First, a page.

Keawaʻula was believed to be part of the Kaʻena Point leina a ka ʻuhane (leaping places of souls into the spirit world;) at the northern part of the Waiʻanae coastline, it is at the western most point of Oʻahu.
Keawaʻula (red harbor or land) got the name from the squid that used to come into the area. When the squid would come into the ocean, from the shore it would appear as a reddish brown color. (ksbe)
Archaeologists turned up evidence of ancient agriculture in Keawaʻula when terraces indicating a former taro site were found at the bottom of the cliff. Several fishing shrines also existed here. (WaiʻanaeHS)
Poha Cave is said to have existed here. This cave had streams of fresh water running through it that were carried to Kaieiewaho Channel between Oʻahu and Kauaʻi. It is said that ancient Hawaiians out fishing would dive down at certain places with large calabashes and come up with fresh water from these streams. (WaiʻanaeHS)
Many years later, in 1859, when a house lot was being cleared in this area, a cave entrance covered by three large, flat stones was found. Freshwater was found inside, and people came from miles around to drink. This cave has since been named Keawaʻula Cave, but many believe it to be the fabled Poha Cave. (WaiʻanaeHS)
Missionary Levi Chamberlain during a trip along the Waiʻanae and Waialua coastline sometime prior to 1849 traveled northwest by canoe from the village of Keawaʻula to a “cove,” presumably a canoe landing, at the southeastern side of Kaʻena Point. (DLNR)
In “front of the little cove” was “a cave used by fishermen occasionally for a residence” which was about 30 feet high and had dimensions of 30 and 15 paces. The cave is described as being at “nearly the west point of the island” and south of the Waiʻanae and Waialua District boundary which dissects Kaʻena Point in an east-west direction. (DLNR)
He traveled from the cave “a short distance over a very rough path along the shore and came to the mokuna (boundary) of the large divisions of the island Wainai and Waiarua.” This may be the cave called “Ke Ana Moe of Kaʻena” in 1954 which was said to be used by travelers from Mākua to Waialua. This cave may have been obscured by construction of the railway bed. (DLNR)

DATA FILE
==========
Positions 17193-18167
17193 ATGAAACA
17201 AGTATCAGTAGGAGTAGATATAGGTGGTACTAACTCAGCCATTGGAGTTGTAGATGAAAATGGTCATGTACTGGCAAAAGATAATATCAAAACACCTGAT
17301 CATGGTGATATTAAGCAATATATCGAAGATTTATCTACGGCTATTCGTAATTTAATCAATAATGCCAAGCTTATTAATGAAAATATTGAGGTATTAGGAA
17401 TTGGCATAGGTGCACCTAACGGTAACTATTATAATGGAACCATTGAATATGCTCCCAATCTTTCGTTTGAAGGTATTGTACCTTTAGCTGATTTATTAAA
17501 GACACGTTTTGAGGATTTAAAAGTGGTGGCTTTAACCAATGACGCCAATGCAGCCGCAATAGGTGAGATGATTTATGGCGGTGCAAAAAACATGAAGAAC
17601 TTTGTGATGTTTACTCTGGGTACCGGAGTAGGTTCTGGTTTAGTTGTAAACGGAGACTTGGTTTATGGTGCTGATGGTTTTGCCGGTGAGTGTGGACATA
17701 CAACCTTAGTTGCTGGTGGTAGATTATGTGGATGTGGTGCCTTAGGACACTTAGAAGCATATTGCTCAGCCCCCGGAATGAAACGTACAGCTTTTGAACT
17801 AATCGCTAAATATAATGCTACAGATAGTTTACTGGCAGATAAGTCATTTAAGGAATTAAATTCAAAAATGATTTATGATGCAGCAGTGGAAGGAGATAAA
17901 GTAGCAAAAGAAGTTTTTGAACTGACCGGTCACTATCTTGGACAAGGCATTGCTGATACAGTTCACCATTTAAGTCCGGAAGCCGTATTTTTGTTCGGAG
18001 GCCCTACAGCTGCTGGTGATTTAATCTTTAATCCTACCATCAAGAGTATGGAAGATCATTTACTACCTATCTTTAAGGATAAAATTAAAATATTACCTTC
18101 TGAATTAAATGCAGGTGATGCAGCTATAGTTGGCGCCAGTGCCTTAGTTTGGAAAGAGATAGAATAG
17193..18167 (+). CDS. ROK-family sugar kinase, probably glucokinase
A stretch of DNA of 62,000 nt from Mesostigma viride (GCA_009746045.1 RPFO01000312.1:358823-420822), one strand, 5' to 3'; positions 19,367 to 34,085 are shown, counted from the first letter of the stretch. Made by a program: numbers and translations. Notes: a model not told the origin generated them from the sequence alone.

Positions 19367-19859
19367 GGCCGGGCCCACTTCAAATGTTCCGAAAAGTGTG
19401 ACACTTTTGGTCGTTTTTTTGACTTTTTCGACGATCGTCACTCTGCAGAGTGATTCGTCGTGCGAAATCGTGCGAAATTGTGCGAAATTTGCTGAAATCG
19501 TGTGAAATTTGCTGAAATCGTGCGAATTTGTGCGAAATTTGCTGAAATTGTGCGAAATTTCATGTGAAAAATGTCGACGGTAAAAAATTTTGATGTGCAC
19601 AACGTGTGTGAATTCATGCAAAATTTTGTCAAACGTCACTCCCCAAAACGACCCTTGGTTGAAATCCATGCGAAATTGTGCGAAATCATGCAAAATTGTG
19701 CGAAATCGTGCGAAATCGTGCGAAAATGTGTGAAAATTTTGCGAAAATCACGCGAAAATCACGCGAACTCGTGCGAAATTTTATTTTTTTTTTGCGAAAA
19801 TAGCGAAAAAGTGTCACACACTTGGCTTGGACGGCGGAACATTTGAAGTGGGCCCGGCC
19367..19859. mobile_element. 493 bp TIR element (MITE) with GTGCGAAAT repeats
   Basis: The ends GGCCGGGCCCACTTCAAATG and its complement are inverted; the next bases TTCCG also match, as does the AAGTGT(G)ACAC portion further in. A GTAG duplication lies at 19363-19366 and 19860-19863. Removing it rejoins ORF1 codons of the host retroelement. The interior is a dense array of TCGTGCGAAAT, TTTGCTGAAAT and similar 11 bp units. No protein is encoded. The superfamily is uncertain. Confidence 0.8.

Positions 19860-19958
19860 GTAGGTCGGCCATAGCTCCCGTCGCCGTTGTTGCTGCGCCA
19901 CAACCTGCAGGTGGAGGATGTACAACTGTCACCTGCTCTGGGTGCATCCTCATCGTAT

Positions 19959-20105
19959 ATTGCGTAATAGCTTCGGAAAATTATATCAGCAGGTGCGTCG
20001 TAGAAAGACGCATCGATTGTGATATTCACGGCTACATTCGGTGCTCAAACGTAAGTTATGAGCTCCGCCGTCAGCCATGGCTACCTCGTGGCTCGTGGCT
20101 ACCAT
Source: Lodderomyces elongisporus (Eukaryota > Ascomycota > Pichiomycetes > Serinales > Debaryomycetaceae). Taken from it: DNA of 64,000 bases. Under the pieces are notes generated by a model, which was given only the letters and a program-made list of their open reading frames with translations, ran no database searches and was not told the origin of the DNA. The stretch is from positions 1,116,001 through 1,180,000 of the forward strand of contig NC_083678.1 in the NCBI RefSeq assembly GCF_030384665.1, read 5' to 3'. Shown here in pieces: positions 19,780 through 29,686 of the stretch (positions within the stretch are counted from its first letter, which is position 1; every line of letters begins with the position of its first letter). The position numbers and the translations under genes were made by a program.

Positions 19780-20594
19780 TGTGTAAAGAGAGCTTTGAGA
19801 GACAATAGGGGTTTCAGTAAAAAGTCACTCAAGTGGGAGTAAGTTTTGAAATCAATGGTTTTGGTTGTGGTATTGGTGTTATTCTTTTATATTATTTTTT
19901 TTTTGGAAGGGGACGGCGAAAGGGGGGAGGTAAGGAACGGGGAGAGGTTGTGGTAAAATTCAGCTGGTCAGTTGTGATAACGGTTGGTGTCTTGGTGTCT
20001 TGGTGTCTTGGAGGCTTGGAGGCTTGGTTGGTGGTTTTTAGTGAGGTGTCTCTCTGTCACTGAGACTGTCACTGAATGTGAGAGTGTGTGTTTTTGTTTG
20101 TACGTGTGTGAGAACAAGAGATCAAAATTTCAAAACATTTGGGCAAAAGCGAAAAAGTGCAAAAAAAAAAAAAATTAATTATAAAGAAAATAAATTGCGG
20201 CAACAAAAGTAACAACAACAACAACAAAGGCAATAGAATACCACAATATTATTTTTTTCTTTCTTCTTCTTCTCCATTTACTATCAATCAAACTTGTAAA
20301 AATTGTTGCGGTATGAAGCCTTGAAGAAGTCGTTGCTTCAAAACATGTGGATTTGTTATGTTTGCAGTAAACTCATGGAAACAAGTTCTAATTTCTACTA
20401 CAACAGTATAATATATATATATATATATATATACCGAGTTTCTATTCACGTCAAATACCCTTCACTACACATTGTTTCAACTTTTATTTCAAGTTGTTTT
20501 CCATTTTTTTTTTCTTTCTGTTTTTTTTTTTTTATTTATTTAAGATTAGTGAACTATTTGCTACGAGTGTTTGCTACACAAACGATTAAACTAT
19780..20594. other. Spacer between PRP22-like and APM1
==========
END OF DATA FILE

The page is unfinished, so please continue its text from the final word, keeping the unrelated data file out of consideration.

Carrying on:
Keawaʻula was known for its aku and ahi fishing grounds. The coastal fisheries were also noted as particularly productive when submerged, woven basket traps (hinaʻi) were used to catch kala and hinalea. (DLNR)
When describing basket traps in general, Kamakau notes a particular pattern and size of basket trap that was made for kala fish and also states it to be “a land abounding in kala fishs”. (DLNR)
Most of the government lands and private lands at Keawaʻula were leased for ranching during the second half of the 1800s and first half of the 1900s. A major portion of Keawaʻula became government land after Laʻamaikahiki relinquished “½” of the ahupuaʻa to the King during the 1848 Māhele and the King then designated it government land. (DLNR)
When the privately-owned lands along the coast were acquired by the State of Hawaiʻi in the 1970s to create Kaʻena Point State Park, all were owned by ranching interests or by families with ranching interests in the area. The Keawaʻula section of the point was owned by Elizabeth Marks who inherited McCandless Ranch.
Keawaʻula is now generally referred to as Yokohama Bay. Several stories suggest the later name. One story suggests this was a favorite fishing spot for Japanese living on Oʻahu; they gave it the nickname Yokohama after the famous fishing village in Japan. (ksbe)
When OR&L extended its rail line around Kaʻena Point, boats carried Japanese laborers, equipment and supplies to the site and freight back; on October 14, 1897, the place where the first Japanese laborers landed for this job is known to this day as “Yokohama Beach.” (ascehawaii)
Another story is that there was a Japanese man who ran the train station there. Because he was Japanese, people nicknamed him “Yokohama” – and thus the place carried it. (WaiʻanaeHS)
The Bay is at the beginning of the Kaʻena Natural Area Reserve. There is a lifeguard and restroom (only at the reserve entrance;) no facilities exist beyond that point. Under the Natural Area Reserve system, off-road driving is prohibited in the area to protect native plant and animal habitats.